Ramaphosa says South Africa will not be dragged into U.S.-Russia proxy war
South African President Cyril Ramaphosa answers questions in parliament in Cape Town, South Africa, May 11, 2023. The U.S. ambassador to South Africa, Reuben Brigety, said the U.S. government was certain Russia got weapons from South Africa and that they were loaded onto a cargo ship that docked secretly at a naval base near Cape Town for three days in December. Ramaphosa said he will investigate the claim, but declared South Africa will not be dragged into the conflict between the U.S. and Russia. | AP

South African President Cyril Ramaphosa insisted on Thursday that his country will not be drawn into the contest between the world’s superpowers.

In a speech in Krugersdorp, west of Johannesburg, to commemorate Africa Day, Ramaphosa said that the African continent was often dragged into conflicts that were far beyond their borders and which had little to do with them.

He said South Africa would continue to follow its independent and non-aligned foreign policy.

Ramaphosa said: “South Africa has not been and will not be drawn into a contest between global powers. We will maintain our position on the peaceful resolution of conflict wherever those conflicts occur.”

South Africa’s relationship with the United States, a key trade ally, has come under pressure since Pretoria took a non-aligned stance in the Russian war against Ukraine.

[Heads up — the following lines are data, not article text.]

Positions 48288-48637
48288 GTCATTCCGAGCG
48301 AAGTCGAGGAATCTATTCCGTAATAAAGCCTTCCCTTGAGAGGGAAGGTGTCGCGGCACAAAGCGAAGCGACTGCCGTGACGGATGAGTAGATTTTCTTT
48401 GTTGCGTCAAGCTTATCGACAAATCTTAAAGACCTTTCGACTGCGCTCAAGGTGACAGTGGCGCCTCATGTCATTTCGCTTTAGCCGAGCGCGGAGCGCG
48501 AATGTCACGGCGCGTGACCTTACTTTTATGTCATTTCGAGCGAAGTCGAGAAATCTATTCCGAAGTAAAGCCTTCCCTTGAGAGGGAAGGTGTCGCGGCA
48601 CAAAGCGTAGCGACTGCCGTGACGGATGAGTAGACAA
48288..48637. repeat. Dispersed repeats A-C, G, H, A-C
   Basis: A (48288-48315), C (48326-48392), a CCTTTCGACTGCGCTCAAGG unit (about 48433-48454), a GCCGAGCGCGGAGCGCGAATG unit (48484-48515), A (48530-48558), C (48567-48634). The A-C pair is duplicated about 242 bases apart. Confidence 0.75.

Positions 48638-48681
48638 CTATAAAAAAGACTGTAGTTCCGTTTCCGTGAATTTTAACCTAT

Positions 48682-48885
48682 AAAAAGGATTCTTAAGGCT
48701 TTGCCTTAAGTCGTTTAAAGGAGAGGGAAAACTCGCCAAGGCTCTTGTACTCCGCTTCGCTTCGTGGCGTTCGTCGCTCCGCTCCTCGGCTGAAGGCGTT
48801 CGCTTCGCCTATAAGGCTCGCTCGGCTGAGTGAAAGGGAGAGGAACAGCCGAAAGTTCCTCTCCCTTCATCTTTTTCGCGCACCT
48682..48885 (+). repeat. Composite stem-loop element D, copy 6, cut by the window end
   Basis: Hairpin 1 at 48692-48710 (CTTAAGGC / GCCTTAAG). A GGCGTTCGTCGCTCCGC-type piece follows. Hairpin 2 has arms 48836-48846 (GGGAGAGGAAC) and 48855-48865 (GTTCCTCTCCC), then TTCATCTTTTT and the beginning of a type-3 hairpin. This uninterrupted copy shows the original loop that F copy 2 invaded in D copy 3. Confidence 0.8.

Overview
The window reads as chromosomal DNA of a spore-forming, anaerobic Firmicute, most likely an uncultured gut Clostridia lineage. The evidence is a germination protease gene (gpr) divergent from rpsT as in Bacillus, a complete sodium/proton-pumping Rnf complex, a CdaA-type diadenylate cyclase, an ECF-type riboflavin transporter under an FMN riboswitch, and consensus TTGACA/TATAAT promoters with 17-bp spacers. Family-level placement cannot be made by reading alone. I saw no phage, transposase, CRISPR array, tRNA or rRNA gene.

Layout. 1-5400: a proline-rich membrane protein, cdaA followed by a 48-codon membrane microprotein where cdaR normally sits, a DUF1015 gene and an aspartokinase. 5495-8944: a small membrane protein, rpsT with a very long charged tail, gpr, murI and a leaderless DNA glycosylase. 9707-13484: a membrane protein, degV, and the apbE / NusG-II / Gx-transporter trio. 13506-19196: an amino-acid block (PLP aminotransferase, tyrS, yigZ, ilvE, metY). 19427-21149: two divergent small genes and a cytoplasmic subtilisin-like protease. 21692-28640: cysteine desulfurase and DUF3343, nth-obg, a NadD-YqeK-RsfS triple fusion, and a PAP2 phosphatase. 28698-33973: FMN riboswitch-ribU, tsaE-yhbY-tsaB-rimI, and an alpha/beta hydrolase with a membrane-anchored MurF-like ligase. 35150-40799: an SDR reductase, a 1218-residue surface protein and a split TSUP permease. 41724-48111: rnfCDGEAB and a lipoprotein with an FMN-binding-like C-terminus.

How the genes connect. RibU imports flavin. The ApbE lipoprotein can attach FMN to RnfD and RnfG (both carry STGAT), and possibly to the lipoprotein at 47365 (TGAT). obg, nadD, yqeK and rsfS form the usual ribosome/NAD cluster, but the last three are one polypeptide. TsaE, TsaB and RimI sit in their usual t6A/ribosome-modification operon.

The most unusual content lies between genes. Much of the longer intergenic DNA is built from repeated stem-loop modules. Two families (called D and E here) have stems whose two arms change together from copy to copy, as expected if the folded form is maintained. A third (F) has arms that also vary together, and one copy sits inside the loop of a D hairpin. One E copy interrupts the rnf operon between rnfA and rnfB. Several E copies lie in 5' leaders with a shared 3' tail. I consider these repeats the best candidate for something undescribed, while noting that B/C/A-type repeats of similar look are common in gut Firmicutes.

The situation soured further after the U.S. Ambassador to South Africa, Reuben Brigety, accused Pretoria earlier this month of selling arms to Russia. Ramaphosa agreed to investigate the claim but said there was no evidence to support the allegations.

South Africa has a historical relationship with Russia, connected to the old Soviet Union’s military and political support for the African National Congress when it was a liberation movement fighting to end the racist apartheid regime.

In his Thursday speech, the president said countries, including South Africa, were being “threatened with penalties” for pursuing an “independent foreign policy” and for adopting a position of non-alignment.

Ramaphosa said the continent had painful memories of foreign superpowers conducting “proxy wars on African soil.”

Pretoria is also under pressure for saying that it does not intend to arrest Russian President Vladimir Putin, due to visit the country later this year for the BRICS economy summit.

The International Criminal Court has issued a warrant for Putin’s arrest in connection with the Ukraine conflict.

Morning Star


Roger McKenzie
Roger McKenzie

Roger McKenzie is the International Editor of Morning Star, Britain’s daily socialist newspaper. He is the author of the book "African Uhuru: The Fight for African Freedom in the Rise of the Global South" published by Manifesto Press.